“It is a really exciting day for Hidey Hermit Crab and Pluto.”
National Aquarium education specialist Marcie Orenstein made the announcement as she and 14 first-graders from the Green School of Baltimore walked toward a dock on Tilghman Island on Monday.
The students and their teacher, Lindsay Callahan, put on life vests to take a 20-minute boat ride to Poplar Island.
The mission was to release terrapins they have been caring for in their classroom since the fall, but also to teach them knowledge of and respect for the Chesapeake Bay.
The Green School, which focuses on education about the natural environment, was one of 44 schools that partnered this year with the National Aquarium’s Head Start Program called Terrapins in the Classroom.
This year Terrapins in the Classroom collected hatchling terrapins from Poplar Island and provided them to schools for students to observe and study.
“I mostly saw Hidey Hermit Crab exploring places he didn’t know and he really liked to eat,” said Moses Blom, 6.
Throughout the year, students collect growth data, observe behaviors, learn animal care techniques and research the natural history of the species.
Each public and private school releases turtles in a project coordinated with the Maryland Environmental Service, which is based in Millersville and oversees the trips to Poplar Island. Since 2008, the program has raised more than 400 terrapins.
Orenstein said one of the program’s goals is “to inspire behaviors to help protect the Chesapeake Bay.”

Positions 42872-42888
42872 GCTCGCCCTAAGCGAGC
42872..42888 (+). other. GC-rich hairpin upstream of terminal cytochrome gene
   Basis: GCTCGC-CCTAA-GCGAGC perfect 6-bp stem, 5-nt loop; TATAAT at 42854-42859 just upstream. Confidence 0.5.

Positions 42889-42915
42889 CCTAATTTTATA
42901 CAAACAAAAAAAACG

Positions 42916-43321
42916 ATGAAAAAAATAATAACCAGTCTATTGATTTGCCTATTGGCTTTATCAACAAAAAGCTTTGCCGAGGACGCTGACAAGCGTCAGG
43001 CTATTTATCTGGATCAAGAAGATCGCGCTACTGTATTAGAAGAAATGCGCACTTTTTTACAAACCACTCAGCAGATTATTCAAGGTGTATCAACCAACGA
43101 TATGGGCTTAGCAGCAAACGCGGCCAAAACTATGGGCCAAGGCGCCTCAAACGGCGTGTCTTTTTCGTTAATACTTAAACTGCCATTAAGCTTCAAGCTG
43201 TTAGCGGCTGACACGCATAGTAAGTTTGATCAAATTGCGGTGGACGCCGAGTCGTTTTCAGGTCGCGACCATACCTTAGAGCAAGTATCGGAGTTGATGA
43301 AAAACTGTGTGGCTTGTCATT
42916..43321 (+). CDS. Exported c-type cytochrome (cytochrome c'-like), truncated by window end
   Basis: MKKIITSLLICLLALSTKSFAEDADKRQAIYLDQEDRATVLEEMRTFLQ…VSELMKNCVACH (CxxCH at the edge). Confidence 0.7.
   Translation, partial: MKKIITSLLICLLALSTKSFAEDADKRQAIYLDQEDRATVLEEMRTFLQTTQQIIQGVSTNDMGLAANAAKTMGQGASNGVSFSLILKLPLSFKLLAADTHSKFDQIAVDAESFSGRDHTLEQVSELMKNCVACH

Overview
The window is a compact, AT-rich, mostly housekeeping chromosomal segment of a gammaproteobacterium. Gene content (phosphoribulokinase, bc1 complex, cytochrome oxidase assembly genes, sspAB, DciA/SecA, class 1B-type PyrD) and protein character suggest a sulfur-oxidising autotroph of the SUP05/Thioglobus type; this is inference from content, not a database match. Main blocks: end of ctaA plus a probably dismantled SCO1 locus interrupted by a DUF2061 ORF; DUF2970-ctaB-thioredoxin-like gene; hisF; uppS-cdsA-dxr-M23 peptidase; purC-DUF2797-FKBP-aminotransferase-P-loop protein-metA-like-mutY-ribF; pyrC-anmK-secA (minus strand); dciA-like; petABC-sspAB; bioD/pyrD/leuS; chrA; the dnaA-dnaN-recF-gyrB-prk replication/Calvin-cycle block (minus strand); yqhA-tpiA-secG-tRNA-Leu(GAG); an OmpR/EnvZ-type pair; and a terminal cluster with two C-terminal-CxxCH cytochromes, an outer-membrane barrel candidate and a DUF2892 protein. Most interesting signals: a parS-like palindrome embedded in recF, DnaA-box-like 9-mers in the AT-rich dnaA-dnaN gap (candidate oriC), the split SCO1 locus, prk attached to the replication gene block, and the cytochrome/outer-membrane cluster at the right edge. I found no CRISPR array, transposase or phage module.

Poplar Island is itself an environmental lesson. The island is a restoration project that uses dredge material collected from the approach channels to Baltimore’s harbor. The U.S. Army Corps of Engineers funds the bulk of the project, with help from the Maryland Port Administration.
During their trip, first-graders took the opportunity to learn about the history and restoration of Poplar Island from Maryland Environmental Services’ Kristina Motley — and play educational games.
As they played, students walked over to the terrapins resting in two large orange buckets to start their goodbyes.
“Hey buddy, I’m happy to see you,” said Linden Seavers-Reale, 7.
“You’re like family,” 7-year-old Leo Niessen said.
Finally, the students lined up in a grassy wetland to wave goodbye as Hidey Hermit Crab and Pluto made their way back into the bay.
Moses described feeling “happy, sad, excited and upset-ish” about the release.
“I’m sad because they are leaving our school and they were a very important part of it,” Moses said, “and I’m happy because they are in a new habitat and they will be able to explore new places.”